You Can Deal With This, or You Can Deal With That: Gender Bending in the Play
You can’t talk about comedy in Twelfth Night without a discussion of the way the characters play games with gender, and the hilarity that results. Viola dresses as a man, but then she falls hard for Orsino. Since Orsino believes she is a man, though, she can’t profess her love. Orsino instead loves Olivia, but Olivia doesn’t requite his feelings, since she loves Cesario (Viola’s male disguise).
Things aren’t quite that simple, of course. There is some homoeroticism at play here, since Orsino compliments Cesario’s appearance — intimating a level of attraction before he finds out who Cesario really is. Antonio’s feelings for Sebastian echo this idea, but Antonio isn’t as lucky as Orsino, since Sebastian has no disguise to remove.
All of the hijinks that this series of attractions sets into motion leads to multiple comedic misunderstandings. Every now and then, a situation comedy in our own time (Frasier comes to mind), or a motion picture (Tootsie or Victor/Victoria) deals with similar comedic themes. Even when the play comes to an end, things between Viola and Orsino are not etched in stone, as it were. Orsino continues to call Viola by her male name!
Further Things to Think About
Here are some questions to consider that go along with this theme.
1. What makes this sequence of disguises and misunderstandings funny? Why do we laugh about this?
Note: This question isn’t meant to make you shy away from this theme for fear of offending others in your class. What about human nature makes this humorous? Your answers may vary, but if you and your classmates are honest, you will end up with a brisk, rewarding discussion.
2. What are some differences in theater production between Shakespeare’s time and our own that might make this even funnier?
It would be good to point out that women weren’t permitted to play on the stage, which made for gender-bending chicanery with every production.
Pop quiz names to know for this theme: Viola/Cesario, Orsino, Olivia, Antonio, and Sebastian
Another crucial theme to consider when looking at comedy in Twelfth Night is the ways that love can make people suffer. Like Shakespeare’s other romantic comedies, Twelfth Night ends happily for everyone in marriage (except Antonio and Malvolio). However, the road to this bliss is bumpy for just about all concerned. Olivia refers to love as a “plague” in Act I, Scene v, while Orsino complains about his “appetite” that he cannot sate at the play’s opening.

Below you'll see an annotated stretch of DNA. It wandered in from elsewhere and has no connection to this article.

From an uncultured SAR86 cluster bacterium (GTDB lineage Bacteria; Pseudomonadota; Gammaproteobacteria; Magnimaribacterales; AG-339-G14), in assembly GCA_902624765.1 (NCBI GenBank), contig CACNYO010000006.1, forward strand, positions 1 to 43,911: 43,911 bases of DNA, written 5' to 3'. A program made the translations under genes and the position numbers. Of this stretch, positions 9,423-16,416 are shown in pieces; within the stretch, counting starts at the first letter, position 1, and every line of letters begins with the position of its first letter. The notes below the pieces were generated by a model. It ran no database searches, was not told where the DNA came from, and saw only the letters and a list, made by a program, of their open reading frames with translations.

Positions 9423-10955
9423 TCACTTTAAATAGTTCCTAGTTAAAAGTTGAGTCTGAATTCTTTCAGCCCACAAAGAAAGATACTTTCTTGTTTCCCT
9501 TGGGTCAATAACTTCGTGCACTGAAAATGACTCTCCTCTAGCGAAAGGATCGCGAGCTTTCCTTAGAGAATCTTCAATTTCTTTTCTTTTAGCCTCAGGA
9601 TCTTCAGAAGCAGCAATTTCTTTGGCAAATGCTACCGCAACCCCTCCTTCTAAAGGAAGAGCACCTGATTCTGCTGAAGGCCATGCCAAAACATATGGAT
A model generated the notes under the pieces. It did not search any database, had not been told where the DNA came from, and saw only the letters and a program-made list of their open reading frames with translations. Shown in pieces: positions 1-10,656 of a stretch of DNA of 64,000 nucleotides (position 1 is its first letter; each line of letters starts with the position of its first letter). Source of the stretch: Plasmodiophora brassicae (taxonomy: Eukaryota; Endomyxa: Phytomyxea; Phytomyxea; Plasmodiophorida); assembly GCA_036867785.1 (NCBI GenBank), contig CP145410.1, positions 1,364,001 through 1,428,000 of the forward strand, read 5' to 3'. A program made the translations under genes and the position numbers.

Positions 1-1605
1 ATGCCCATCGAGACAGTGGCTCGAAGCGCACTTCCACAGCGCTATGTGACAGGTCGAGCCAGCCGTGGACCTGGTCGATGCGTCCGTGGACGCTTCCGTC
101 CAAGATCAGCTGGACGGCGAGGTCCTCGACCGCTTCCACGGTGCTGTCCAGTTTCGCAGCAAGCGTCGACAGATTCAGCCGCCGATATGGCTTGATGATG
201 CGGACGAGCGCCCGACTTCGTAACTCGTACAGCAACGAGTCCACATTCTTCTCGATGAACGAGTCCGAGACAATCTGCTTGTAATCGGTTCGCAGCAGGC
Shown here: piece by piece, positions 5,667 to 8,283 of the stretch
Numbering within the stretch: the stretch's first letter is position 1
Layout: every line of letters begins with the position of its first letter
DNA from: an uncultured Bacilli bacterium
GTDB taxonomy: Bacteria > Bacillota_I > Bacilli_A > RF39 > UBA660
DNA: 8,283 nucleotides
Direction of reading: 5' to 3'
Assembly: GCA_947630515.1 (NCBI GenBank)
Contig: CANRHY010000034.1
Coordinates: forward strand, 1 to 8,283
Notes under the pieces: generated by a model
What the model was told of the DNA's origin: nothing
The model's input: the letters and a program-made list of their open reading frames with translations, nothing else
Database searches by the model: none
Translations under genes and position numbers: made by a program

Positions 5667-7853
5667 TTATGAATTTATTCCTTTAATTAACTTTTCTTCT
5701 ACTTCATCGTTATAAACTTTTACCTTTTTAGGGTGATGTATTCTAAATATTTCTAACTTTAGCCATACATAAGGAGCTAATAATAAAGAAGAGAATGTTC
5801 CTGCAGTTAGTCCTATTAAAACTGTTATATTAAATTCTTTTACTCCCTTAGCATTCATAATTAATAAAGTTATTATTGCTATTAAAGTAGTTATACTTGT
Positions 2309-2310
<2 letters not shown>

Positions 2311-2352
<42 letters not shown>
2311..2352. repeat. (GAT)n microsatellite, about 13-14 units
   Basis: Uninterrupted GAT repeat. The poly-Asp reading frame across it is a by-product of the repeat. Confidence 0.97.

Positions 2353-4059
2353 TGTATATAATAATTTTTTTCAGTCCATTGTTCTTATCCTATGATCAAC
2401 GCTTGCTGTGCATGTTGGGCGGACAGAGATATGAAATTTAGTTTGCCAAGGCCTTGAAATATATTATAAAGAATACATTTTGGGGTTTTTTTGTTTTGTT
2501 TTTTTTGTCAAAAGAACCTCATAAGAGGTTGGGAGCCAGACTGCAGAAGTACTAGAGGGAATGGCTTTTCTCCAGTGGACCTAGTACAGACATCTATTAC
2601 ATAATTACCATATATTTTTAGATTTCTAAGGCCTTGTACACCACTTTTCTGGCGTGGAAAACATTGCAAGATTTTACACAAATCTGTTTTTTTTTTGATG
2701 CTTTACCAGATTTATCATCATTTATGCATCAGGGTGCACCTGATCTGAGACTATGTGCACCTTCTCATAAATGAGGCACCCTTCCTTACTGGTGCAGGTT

This idea also appears in some of Shakespeare’s other romantic comedies, perhaps most famously in the courtship between Benedick and Beatrice in Much Ado About Nothing. In this play, the language has more of an angry undertone — the desire for love has clearly reached a more primal level for the lovelorn in this story.
How, you may ask, is this considered comedic? Clearly the language in this play pushes the comedic elements of disappointment in love toward the black, if not the dark. When Orsino threatens to murder Cesario because he believes that Cesario has abandoned him to take up with Olivia, this is comedy at its darkest.
More to Think About
Here are some questions to think about as you consider this theme.
1. Think about a movie you have seen, or a book you have read, in which the characters suffer from disappointed love as the characters do in Twelfth Night. Compare and contrast the circumstances and resolution of the situation in your story with the way things turn out in Shakespeare’s play.
2. At what point does complaining about disappointed love become narcissistic or self-centered? Do any of the characters in this play cross that line? Provide evidence to support your opinion.
Pop quiz questions about this theme may ask you to match quotations with their characters. Orsino talks of love as an “appetite” and compares his feelings to “hounds.” Olivia, as mentioned above, compares love to a “plague.”
Social Climbers at their Most Ludicrous
If you have ever seen an episode of the old vaudeville show “The Three Stooges” where Larry, Moe and Curly are bristling inside tuxedoes at a formal dinner, then you have some idea how this theme affects comedy in Twelfth Night. Those three clowns have no business in that social setting, and you can be sure that a cream pie fight is not far off.
Malvolio comes across as the consummate steward, with his discreet manner, but he quickly shows himself to be a buffoon. He reveals the designs that he has on climbing the social ladder. Maria takes advantage of these designs, writing a letter to Malvolio, pretending to be Olivia, that says she wishes to marry him. The noble characters in the story know about the ruse and can’t stop laughing about it. It would have been truly extraordinary for a woman of nobility to marry a man in service.
While we no longer have these structured levels of society in our own time, this sort of dramatic irony happens every day in middle and high schools, where “losers” have no idea that they are being played by members of the “in” crowd who pretend romantic interest in order to bully them. This is the sort of comedy that makes us uncomfortable to watch — but not uncomfortable enough to interfere on anyone’s behalf.
1. Why are situations like this funny? What makes us laugh about this sort of humiliation?
Answers may vary, but discussion might well center on the “I’m glad it’s not me” phenomenon.
2. What does the fact that these sort of situations happened in Shakespeare’s day, as in ours, say about human nature in general?
Answers may vary, but bullying has long prompted this conflicted reaction.
People who may appear on a pop quiz relating to this theme would be Malvolio, Olivia, Maria, and Sir Toby.
This post is part of the series: Study Guide for ‘Twelfth Night’
- Major Themes in "Twelfth Night"
- Exploring Comedic Themes in Twelfth Night: Gender, Love & Social Advancement